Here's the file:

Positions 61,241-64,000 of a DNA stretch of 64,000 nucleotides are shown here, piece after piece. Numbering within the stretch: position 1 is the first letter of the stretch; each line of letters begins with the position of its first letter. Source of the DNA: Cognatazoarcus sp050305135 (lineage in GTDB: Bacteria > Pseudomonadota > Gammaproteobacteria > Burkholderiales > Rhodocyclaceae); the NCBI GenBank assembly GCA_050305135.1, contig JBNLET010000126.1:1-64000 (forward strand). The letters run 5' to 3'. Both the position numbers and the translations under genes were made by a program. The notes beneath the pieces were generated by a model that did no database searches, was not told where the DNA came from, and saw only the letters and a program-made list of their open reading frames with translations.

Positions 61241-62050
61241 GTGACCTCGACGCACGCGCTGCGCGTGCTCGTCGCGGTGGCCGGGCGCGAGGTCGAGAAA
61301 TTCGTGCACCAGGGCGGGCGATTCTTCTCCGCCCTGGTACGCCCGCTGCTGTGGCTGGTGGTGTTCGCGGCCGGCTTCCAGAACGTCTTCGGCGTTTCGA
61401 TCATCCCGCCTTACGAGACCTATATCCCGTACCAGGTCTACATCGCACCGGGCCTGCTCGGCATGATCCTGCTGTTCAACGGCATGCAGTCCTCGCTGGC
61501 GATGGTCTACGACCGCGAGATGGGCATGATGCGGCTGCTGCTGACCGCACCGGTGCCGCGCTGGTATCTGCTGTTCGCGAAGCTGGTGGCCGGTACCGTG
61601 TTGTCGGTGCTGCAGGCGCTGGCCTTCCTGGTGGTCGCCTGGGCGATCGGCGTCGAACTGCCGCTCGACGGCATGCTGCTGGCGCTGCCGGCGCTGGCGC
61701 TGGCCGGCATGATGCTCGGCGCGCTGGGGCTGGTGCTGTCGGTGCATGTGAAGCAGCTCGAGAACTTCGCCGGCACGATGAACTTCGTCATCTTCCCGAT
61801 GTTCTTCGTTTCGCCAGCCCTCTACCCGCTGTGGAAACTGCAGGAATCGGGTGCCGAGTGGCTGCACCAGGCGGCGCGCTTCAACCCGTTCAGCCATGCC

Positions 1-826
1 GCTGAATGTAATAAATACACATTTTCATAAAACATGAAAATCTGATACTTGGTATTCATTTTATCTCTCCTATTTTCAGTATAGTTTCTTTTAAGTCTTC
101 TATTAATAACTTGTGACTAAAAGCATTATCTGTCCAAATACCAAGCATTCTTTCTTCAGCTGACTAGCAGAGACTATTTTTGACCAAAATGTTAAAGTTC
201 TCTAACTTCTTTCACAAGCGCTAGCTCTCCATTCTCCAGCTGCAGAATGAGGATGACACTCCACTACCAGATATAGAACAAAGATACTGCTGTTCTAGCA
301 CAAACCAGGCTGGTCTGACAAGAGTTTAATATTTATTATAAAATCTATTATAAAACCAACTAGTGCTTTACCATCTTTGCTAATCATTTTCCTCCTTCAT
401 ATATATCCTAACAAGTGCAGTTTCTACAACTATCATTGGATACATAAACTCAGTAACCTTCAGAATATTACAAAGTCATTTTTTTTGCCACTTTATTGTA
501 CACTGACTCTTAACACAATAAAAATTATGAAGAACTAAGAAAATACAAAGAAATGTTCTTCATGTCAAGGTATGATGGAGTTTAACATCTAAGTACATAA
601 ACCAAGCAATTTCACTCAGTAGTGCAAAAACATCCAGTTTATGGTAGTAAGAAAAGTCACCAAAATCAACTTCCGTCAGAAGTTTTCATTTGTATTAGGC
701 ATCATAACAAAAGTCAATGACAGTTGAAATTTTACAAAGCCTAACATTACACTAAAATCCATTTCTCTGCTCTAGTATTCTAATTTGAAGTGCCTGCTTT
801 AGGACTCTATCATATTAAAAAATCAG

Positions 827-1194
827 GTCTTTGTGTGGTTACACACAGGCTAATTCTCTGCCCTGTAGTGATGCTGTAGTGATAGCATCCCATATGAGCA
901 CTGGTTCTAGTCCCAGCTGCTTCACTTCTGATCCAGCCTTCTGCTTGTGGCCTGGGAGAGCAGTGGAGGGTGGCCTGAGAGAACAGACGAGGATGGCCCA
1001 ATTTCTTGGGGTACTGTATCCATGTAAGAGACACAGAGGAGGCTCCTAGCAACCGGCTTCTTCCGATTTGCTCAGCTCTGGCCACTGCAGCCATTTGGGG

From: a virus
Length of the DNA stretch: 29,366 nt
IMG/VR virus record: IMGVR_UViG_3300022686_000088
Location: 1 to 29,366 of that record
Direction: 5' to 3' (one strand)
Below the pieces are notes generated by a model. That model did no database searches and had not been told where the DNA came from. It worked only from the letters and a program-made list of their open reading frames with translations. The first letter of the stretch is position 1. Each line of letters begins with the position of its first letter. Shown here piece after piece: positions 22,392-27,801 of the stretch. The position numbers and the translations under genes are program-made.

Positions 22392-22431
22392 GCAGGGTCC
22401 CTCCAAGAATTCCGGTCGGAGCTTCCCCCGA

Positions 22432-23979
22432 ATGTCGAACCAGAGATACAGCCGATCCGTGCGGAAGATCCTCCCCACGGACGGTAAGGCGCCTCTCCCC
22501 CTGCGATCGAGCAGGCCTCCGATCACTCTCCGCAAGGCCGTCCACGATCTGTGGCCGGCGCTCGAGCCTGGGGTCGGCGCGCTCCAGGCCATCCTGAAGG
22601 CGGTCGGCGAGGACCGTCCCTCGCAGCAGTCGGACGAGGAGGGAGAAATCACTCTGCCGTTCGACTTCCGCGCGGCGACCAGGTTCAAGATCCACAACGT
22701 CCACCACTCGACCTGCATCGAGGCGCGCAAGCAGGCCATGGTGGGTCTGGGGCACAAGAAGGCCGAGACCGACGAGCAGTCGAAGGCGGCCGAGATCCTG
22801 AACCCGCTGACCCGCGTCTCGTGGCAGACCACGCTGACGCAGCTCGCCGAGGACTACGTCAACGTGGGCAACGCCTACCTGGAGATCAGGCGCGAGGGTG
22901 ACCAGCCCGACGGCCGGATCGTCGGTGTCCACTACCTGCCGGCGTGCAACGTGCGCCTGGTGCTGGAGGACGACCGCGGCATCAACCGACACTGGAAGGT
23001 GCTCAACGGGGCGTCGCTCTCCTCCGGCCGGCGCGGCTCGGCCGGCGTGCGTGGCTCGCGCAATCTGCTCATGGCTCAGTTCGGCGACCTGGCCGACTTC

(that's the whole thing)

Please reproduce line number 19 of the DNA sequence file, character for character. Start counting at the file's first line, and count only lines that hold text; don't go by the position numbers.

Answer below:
801 AGGACTCTATCATATTAAAAAATCAG